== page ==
There are two commonly used forums for divorce: collaborative law, and civil law. Collaborative law allows each party to hire a lawyer and meet peacefully with the other party to make decisions about joint assets, while the other turns all decision making over to the court. A simple comparison of the two models should make it easy for every couple to decide which method of divorce resolution is right for their particular situation.
Divorces resolved through collaborative law are significantly less expensive than those that go to court. The only costs associated with a collaborative law choice are the lawyer retainer fees and the cost of finalizing the divorce, or filing the collaborative contract, and divorce agreement, with the court. Divorce court, on the other hand, requires both parties to pay retainer fees, multiple filing fees, courier fees, and more. A study of 200 divorces found that collaborative law divorces had an average cost of $19,000, while those litigated generally cost in excess of $26,000.
Couples who use collaborative law to negotiate their divorce maintain more control over their assets, and their custody issues, than those who go through the court system. In the collaborative method, how much child support is paid, how real estate is divided, how parenting issues are handled and other very personal issues are a matter of contractual agreement. They are divided according to the desires and creative terms reached by the two parties. In contrast, those who use a civil court to determine the terms of their divorce have no such control over their assets. Child support is determined by a set mathematical equation, designed by the state. Assets are divided equally, regardless of the couple’s desires, in short how everything is divided is determined by the judge’s rule rather than the involved parties’ desires.
Kathleen Mills, expert on collaborative law, reminds those considering collaborative divorce that “it isn’t right for everyone.” She warns that “if there is any volatility, it [collaborative divorce] won’t be the best vehicle” for divorce. While collaborative divorces are less stressful and more convenient than a court-ordered division of assets, some people simply cannot go through the process. Mills recommends collaborative divorce for those who have “nothing left to fight over, per se.” Couples who are still combative, relationships in which one party is over-controlling, abusive or intimidating, couples with complex financial issues, spouses who are not communicating well, or at all, and situations where one spouse is missing, will need to divorce using the traditional court setting.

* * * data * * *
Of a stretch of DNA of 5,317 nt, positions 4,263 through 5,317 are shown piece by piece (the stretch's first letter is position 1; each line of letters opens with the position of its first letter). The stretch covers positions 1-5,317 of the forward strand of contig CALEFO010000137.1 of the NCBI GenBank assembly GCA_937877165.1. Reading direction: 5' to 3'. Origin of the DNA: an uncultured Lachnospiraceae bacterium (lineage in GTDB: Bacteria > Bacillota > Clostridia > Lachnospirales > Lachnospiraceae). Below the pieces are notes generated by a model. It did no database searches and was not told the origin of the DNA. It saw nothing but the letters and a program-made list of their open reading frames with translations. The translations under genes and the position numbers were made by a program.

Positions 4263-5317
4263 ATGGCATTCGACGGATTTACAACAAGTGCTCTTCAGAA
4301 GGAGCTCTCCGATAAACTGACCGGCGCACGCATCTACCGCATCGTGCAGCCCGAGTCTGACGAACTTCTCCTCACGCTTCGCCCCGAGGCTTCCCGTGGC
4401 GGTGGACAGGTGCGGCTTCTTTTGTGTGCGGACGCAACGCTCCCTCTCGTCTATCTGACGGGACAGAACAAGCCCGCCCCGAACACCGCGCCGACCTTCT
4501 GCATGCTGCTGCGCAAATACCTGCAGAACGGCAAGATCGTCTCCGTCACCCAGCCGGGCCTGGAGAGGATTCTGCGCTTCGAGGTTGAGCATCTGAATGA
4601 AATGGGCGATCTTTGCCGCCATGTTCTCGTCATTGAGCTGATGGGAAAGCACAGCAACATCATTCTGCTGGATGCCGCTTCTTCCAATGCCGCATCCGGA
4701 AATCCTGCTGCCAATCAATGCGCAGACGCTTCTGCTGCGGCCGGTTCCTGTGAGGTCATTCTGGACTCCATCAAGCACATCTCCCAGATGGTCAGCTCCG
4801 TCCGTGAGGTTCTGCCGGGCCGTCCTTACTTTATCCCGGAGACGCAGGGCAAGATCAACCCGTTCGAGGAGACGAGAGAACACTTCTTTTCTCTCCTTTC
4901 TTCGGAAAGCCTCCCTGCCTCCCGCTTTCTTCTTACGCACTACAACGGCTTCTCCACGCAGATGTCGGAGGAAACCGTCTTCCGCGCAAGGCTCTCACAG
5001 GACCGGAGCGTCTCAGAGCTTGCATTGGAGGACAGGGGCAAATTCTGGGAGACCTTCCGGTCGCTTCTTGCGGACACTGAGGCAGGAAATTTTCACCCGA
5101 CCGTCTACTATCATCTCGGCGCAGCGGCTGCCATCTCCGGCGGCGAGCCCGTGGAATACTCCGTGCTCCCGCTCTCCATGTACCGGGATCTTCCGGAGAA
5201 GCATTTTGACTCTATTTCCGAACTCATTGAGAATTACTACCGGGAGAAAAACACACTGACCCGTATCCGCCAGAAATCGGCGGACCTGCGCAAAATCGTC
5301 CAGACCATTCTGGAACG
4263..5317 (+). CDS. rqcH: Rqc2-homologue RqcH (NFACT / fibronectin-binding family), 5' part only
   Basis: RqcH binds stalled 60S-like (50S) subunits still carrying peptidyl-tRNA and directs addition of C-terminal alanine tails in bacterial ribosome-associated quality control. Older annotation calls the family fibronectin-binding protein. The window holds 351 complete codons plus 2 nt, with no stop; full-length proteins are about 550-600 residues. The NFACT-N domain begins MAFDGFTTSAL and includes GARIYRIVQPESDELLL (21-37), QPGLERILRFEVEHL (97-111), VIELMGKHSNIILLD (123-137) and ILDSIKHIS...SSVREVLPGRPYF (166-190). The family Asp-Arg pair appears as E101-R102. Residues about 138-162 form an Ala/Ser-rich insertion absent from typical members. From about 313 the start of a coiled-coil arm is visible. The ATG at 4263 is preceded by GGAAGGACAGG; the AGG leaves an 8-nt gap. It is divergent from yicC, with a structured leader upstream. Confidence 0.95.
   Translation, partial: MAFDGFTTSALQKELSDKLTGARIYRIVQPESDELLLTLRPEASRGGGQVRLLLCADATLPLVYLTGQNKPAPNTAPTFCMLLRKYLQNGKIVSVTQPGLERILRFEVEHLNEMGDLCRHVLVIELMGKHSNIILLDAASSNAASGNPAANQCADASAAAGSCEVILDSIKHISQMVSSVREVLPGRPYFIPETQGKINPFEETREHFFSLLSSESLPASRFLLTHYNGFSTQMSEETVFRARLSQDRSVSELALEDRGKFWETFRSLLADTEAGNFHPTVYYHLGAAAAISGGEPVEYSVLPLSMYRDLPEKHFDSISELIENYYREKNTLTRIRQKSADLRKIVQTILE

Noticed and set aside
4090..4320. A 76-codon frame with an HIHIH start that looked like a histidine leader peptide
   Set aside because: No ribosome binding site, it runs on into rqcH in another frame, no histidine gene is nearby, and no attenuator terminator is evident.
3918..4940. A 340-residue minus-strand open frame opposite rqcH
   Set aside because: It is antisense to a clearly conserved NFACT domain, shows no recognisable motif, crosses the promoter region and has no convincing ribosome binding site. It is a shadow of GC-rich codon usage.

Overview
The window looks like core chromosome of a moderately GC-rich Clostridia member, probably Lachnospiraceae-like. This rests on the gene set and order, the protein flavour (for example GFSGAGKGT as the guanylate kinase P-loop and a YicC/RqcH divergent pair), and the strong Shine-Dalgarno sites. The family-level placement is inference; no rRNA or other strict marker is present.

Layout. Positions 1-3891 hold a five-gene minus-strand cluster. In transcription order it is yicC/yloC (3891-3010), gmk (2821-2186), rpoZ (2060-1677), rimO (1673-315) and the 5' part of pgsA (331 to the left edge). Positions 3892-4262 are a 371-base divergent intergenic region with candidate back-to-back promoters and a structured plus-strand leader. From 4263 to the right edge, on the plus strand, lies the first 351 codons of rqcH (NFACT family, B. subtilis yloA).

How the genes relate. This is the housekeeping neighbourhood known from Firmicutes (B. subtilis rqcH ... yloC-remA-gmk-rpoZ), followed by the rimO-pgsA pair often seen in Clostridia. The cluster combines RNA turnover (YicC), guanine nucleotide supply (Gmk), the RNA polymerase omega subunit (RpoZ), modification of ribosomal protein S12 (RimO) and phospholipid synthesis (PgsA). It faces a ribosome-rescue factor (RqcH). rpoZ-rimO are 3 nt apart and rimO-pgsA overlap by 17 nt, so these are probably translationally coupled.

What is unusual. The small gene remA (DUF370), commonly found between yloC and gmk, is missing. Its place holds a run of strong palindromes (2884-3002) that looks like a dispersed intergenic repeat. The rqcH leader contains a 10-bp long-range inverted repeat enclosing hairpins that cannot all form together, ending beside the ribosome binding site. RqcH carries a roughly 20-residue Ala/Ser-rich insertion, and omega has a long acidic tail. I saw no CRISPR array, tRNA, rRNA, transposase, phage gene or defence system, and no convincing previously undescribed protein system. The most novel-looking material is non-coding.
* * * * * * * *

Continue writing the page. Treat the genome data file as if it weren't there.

The time involved in working through the divorce process is considerably slower when it has to go through the courts. Statistics show that collaborative law can resolve a divorce in 24 weeks or less, while traditional divorces may take over a year to complete. This reduces the number of days each party has to take off work, by limiting a couple to four to six formal meetings to negotiate the terms of the divorce contract. It also allows a couple to schedule the meetings at a convenient time, rather than relying on the court to schedule hearings.
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